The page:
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Poem by Emily Jane Brontë


Encouragement


I do not weep; I would not weep;
Our mother needs no tears:
Dry thine eyes, too; 'tis vain to keep
This causeless grief for years.

What though her brow be changed and cold,
Her sweet eyes closed for ever?
What though the stone-the darksome mould
Our mortal bodies sever?

What though her hand smooth ne'er again
Those silken locks of thine?
Nor, through long hours of future pain,
Her kind face o'er thee shine?

Remember still, she is not dead;
She sees us, sister, now;
Laid, where her angel spirit fled,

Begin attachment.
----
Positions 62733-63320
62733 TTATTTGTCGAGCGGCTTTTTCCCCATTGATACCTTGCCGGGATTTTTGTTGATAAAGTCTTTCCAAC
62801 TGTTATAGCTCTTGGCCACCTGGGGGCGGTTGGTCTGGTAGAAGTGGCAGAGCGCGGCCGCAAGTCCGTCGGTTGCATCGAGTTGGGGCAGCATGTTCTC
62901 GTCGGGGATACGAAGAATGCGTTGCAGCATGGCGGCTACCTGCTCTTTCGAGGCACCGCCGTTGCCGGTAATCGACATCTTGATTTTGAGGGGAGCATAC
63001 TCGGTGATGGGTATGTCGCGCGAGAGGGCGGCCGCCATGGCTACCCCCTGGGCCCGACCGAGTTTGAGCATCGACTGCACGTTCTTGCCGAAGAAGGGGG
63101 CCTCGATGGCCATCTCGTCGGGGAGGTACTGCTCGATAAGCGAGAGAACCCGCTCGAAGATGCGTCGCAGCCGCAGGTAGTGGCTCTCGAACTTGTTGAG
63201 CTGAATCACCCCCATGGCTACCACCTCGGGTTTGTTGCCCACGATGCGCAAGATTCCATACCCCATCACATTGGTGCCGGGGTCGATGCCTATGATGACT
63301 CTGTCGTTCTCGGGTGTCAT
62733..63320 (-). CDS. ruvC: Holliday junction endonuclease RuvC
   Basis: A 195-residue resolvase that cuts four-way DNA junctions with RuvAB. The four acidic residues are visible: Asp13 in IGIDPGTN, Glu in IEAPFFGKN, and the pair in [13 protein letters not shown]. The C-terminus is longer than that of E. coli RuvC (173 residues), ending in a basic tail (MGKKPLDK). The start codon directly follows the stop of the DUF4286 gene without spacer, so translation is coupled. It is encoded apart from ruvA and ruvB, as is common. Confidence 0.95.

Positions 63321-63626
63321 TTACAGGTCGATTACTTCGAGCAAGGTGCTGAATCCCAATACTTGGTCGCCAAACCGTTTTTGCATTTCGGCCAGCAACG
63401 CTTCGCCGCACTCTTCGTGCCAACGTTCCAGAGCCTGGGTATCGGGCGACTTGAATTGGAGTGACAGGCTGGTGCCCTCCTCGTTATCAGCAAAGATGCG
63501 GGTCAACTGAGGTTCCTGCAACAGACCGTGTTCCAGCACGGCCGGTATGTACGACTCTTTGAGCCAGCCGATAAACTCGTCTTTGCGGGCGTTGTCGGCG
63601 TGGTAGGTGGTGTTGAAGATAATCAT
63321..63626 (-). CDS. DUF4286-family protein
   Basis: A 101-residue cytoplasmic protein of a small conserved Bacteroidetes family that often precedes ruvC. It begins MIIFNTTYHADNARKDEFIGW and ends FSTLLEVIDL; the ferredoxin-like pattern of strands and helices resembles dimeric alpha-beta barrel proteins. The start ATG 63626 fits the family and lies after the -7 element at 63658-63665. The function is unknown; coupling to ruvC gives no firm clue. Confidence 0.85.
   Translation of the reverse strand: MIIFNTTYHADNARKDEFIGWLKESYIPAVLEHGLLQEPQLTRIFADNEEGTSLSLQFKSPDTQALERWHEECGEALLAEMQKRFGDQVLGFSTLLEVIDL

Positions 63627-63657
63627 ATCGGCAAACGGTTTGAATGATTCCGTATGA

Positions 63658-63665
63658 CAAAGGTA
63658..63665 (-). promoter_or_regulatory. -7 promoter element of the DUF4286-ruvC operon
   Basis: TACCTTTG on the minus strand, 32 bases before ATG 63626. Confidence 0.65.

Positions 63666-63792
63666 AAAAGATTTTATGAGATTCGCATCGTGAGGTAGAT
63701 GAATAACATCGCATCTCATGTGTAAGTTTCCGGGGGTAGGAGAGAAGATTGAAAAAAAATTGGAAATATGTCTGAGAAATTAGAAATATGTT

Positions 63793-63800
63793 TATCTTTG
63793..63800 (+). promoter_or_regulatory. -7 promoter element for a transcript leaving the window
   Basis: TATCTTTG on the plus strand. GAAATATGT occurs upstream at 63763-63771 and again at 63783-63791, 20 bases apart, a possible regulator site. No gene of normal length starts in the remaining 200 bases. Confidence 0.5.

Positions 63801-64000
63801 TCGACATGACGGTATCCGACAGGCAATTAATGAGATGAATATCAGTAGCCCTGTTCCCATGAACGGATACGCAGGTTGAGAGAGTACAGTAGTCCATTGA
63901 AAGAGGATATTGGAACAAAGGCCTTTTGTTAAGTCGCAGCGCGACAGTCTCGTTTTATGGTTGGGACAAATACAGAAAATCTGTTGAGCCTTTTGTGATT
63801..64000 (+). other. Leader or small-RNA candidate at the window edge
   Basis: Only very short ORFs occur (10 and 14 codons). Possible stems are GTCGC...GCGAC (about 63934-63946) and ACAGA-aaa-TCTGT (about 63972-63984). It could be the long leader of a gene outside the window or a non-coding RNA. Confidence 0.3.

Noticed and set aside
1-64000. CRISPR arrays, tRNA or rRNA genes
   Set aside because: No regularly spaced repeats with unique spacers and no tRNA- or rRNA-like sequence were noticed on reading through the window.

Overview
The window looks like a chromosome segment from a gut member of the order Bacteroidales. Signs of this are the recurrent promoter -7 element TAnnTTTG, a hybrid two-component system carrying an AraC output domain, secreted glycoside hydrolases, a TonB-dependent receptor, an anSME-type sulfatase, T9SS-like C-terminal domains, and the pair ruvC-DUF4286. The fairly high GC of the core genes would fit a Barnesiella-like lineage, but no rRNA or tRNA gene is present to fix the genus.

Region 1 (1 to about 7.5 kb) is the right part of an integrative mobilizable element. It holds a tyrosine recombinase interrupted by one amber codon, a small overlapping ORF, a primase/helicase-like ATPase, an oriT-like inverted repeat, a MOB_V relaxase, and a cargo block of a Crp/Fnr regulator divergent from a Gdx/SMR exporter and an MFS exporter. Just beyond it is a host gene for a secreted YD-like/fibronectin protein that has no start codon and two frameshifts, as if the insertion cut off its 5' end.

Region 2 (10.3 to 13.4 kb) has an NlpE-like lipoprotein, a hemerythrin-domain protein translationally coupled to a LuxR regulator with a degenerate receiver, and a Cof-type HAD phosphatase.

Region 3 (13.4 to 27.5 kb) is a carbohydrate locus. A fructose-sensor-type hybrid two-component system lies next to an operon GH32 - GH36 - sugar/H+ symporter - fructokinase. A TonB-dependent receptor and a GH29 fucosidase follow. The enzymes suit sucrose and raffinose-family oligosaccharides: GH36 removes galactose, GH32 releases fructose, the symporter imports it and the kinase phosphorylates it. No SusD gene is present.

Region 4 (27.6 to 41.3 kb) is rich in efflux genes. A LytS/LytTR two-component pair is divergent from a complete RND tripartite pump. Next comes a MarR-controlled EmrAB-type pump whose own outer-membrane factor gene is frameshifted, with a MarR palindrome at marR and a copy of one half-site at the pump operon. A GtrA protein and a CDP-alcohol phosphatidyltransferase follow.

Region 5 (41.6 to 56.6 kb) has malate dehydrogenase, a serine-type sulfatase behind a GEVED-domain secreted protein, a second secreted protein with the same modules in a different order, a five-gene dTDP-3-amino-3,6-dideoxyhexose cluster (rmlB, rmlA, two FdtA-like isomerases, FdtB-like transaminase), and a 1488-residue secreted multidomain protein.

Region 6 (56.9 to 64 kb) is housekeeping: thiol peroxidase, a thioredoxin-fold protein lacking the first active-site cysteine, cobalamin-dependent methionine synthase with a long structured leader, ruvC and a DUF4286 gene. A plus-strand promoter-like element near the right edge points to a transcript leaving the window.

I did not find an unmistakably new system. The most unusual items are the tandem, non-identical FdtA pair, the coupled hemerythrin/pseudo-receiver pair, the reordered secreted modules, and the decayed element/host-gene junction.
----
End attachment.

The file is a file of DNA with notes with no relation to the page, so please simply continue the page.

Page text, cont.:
'Mid heath and frozen snow.

And from that world of heavenly light
Will she not always bend
To guide us in our lifetime's night,
And guard us to the end?

Thou knowest she will; and thou mayst mourn
That we are left below:
But not that she can ne'er return
To share our earthly woe. 



Emily Jane Brontë


Emily Jane Brontë's other poems:
  1. Honour's Martyr
  2. Warning and Reply
  3. The Elder's Rebuke
  4. Anticipation
  5. Shall Earth No More Inspire Thee


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